We appreciate that your administration chose to respond to our letter on 25 September 2019; we, however, were further alarmed by the position taken there — and now before the Hong Kong High Court — in aggressively choosing to emphasize that your government would not rule out restricting online communications and internet connectivity in Hong Kong. In a response to our letter, the Chief Executive emphasized that, “While we respect all citizens’ right to express their opinion freely, it is imperative that everyone in Hong Kong should act in accordance with the law.” Yet, an order so vague and broad as this injunction is impossible to comply with and, rather than further the rule of law, confuses stakeholders and destabilizes society during a sensitive period, in addition to causing grave, irrevocable harm to Hong Kong’s reputation as a global media and internet hub.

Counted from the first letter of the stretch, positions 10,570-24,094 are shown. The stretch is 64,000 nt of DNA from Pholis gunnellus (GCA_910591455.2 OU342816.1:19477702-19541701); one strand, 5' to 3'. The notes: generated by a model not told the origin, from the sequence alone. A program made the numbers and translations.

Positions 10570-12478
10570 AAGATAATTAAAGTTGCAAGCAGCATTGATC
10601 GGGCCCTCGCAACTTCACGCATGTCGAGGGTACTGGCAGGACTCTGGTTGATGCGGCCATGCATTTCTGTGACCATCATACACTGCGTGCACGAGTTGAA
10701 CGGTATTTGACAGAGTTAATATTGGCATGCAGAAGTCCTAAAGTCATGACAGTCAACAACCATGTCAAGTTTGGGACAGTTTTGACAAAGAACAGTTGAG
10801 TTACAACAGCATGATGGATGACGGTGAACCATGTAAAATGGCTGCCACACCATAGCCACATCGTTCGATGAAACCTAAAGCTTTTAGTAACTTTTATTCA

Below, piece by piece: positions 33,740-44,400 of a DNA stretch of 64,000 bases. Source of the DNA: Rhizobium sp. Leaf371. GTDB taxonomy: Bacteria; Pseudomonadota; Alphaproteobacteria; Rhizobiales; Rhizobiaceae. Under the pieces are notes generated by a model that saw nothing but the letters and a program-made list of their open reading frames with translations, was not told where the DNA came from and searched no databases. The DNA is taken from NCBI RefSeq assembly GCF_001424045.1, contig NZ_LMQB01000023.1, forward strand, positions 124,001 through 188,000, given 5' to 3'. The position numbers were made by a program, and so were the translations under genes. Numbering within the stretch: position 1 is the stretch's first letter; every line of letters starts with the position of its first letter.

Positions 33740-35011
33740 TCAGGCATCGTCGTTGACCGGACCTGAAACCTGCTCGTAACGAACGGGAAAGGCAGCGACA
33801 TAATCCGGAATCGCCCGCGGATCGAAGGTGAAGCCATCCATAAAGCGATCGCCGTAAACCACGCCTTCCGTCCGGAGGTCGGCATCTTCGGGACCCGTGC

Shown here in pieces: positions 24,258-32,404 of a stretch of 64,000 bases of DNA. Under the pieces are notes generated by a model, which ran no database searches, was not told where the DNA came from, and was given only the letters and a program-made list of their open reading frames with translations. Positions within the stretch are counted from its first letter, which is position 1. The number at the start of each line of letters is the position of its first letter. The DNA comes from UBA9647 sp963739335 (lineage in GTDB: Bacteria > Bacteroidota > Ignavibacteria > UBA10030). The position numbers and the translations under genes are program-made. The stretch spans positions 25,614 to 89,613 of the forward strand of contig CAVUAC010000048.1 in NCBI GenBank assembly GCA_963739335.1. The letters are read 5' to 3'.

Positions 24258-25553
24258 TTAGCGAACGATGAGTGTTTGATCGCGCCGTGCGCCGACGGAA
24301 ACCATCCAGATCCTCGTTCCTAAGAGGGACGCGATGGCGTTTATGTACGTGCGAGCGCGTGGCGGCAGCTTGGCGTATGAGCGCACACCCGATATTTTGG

This injunction threatens to undermine fundamental human rights at a time when it is crucial for government authorities to respect and protect those rights. We fear that this creeping censorship marks another step toward a full internet shutdown in Hong Kong and will undermine the open and secure internet in Hong Kong and elsewhere. 

Experts from the United Nations, Organization for Security and Co-operation in Europe (OSCE), Organization of American States (OAS), and the African Commission on Human and Peoples’ Rights (ACHPR) have declared that internet “kill switches” can never be justified under international human rights law, even in times of conflict. Other courts of law, including the European Court of Human Rights, have ruled that overbroad restrictions or blocking orders that inhibit access to entire web services or domains cannot be held to be proportionate restrictions to internationally protected fundamental rights under human rights law.

The undersigned organizations call on the Hong Kong Executive and administration to cease this effort to unlawfully disrupt access to websites, apps, and services — or even the internet as a whole — in Hong Kong.